In the early group (12 patients), 2 (17%) of the anastomotic urethroplasty patients had extravasation in the first VCUG. The other 10 patients (83%) had a normal VCUG and the Foley removed at the same time (Figure-1). Patients with extravasation had their Foley replaced and the VCUG repeated after one week, which was normal in both cases. In the late group (7 patients), 100% of the VCUGs were normal and the patients had their Foley removed (Figure-2). There were 2 recurrences: 1 (8%) in the early group and 1 (14%) in the late group.

Ventral Buccal Mucosal Graft Onlay Urethroplasty
     In the early group (5 patients), 100% had a normal VCUG and all had their Foley removed on the 7th POD. In the late group (5 patients), one patient (20%) had extravasation and the other 4 patients were normal and had their Foley removed (Figures-1 and 2). The second VCUG was normal and Foley removed. The recurrence rate was 0% in both groups.


     The best interval period for catheterization after urethroplasty is unknown, and most published recommendations represent expert opinion only. For anastomotic urethroplasty, suggested catheterization periods range from 7 to 21 days, but only 2 reports mention the rate of extravasation when this timing is followed: 1% in 1 series and 10% in another, however this second series mixed anterior and posterior urethroplasty patients (Table-1). In our anastomotic urethroplasty patients with early catheter removal, on POD 3 there was a 17% rate of extravasation. All of these patients subsequently had catheters removed on POD 10. The stricture recurrence rate was equivalent in these 2 groups.
     While this rate of leakage is higher than previously reported after longer catheterization times, it shows that over 80% of patients can have their Foley removed after anastomotic urethroplasty within 3 days time. In addition to increasing patient comfort, this approach provides some logistical benefits to the patient. In those centers that routinely admit the patient for 3-4 days postoperatively, removing the Foley catheter on POD 3 will allow the patient to be discharged without a catheter. This will improve patient comfort, eliminate troublesome catheter care at home and also allow out-of-town patients to return home without needing further acute follow-up.
     For buccal mucosal graft ventral onlay urethroplasty, recommended catheterization periods range from 14 to 28 days (Table-2). In 2 series, the Foley is removed on POD 7 and POD 10, but urine is diverted suprapubically for another 7-14 days. When we removed the Foley on POD 7 after buccal mucosal urethroplasty, no patient in our series had urinary extravasation. One patient in the late Foley removal group had leakage, and the Foley was removed 7 days later after a normal VCUG was obtained. The stricture recurrence rate was equivalent whether or not the Foley was removed early or late.
     Prolonged catheterization is consistently reported by our patients and those of other physicians (1,8) as the most troublesome part of their surgery experience, and we believe that limiting this unpleasant experience significantly decreases the negative “impact” of surgery. As we learn to decrease the requirements for postoperative stay, in some cases using same-day surgery (9), then an anastomotic urethroplasty becomes more comparable to minimally invasive therapies like direct visual internal urethrotomy (DVIU) with its attendant short catheter times (usually 3 days), and thus potentially more acceptable to both patient and surgeon.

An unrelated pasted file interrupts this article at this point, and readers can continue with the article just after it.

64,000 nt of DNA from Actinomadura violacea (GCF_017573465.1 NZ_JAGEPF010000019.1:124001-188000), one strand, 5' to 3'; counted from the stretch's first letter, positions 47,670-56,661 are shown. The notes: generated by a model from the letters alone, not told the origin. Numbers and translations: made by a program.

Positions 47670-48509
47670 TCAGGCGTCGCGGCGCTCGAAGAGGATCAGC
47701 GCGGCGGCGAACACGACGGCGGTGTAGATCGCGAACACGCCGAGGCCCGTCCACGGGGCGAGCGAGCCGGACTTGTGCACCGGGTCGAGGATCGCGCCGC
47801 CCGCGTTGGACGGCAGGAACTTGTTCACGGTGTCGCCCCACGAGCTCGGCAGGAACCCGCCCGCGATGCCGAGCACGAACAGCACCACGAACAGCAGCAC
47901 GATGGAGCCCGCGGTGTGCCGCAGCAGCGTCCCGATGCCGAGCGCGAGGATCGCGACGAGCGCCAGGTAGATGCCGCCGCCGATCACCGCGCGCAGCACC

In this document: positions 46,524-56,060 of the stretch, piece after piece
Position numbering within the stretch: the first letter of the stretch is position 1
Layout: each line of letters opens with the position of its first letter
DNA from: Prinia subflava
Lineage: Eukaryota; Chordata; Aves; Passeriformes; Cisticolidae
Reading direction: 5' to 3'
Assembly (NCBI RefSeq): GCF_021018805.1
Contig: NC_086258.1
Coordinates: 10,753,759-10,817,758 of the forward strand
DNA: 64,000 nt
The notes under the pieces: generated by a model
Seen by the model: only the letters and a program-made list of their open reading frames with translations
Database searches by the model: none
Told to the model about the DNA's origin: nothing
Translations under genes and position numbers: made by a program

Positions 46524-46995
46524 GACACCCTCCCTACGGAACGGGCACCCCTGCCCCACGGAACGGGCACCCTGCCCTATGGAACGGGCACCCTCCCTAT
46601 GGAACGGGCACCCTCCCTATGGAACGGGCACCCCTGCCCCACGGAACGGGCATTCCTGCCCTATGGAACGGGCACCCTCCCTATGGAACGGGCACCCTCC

Catheter removal after anastomotic and buccal mucosal urethroplasty can be safely attempted on the 3rd and 7th postoperative days respectively, with a low rate of extravasation on VCUG. Getting the Foley out earlier did not increase recurrence rates on short-term follow-up. Eliminating the catheter as soon as possible has beneficial effects on patient comfort and the overall negative “impact” of surgery.


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Received: July 8, 2005
Accepted: August 15, 2005

Correspondence address:
Dr. Richard A. Santucci
Chief of Urology, Detroit Receiving Hospital
4160 John R. Suite 1017
Detroit, MI, 48201, USA
Fax: + 1 313-745-0464
E-mail: rsantucc@med.wayne.edu


     In spite of the great advances in urethral reconstructive surgery, there are still many controversies. Considerable controversy is related to the urinary drainage after urethroplasty. This generates many questions: using of intra-urethral or suprapubic catheter, or both; how long and by whom; which size (12-20 Ch) and type of the catheter? According to the different authors, duration of urinary drainage ranges from 1-3 weeks. There is also suprapubic drainage with small fenestrated or grooved stents, which only pass the level of urethral repair. There is not unique approach, regarding urinary drainage after urethroplasty - it depends on the type of urethroplasty and surgeon’s preference. There is no comparable study in the present literature.
     In this present study, the authors evaluated early removal of intraurethral catheter after anterior anastomotic and ventral buccal mucosa onlay urethroplasty on the third and seventh days, respectively. They had control group of patients with the same types of urethroplasty with late removal of the catheter on eight and twelfth days, respectively. Outcome was the same in both groups. Early versus late catheter removal has several advantages: catheter in native urethra may cause significant morbidity, such as irritative symptoms and discomfort, may interfere with urethral secretion and ejaculation that may be the cause of infection. However, the most important question is by whom early catheter removal should be done. Only very experienced and skillful surgeons with referral population and familiar with this demanding field of surgery can achieve such a success, as in this study. These results could hardly be reproduced by the surgeon who performs urethroplasty occasionally. Early catheter removal after urethroplasty is intriguing, but limited on relatively small number of the patients with short-term results. Long-term results are awaited with great interest.

Dr. Sava V. Perovic
Professor of Urology/Surgery
School of Medicine, University of Belgrade
Belgrade, Serbia and Montenegro
E-mail: perovics@eunet.yu


     For some years ago, I used to remove the urethral catheter 3 to 5 days after ventral urethroplasty and 7 to 10 days after ventral buccal onlay urethroplasty with good results.
     I began this technique after an intentionally early removal of urethral catheter in 2 patients and results were very satisfactory.

Dr. Mostafa A. Al-Rifaei
Department of Urology
Faculty of Medicine, University of Alexandria
Alexandria, Egypt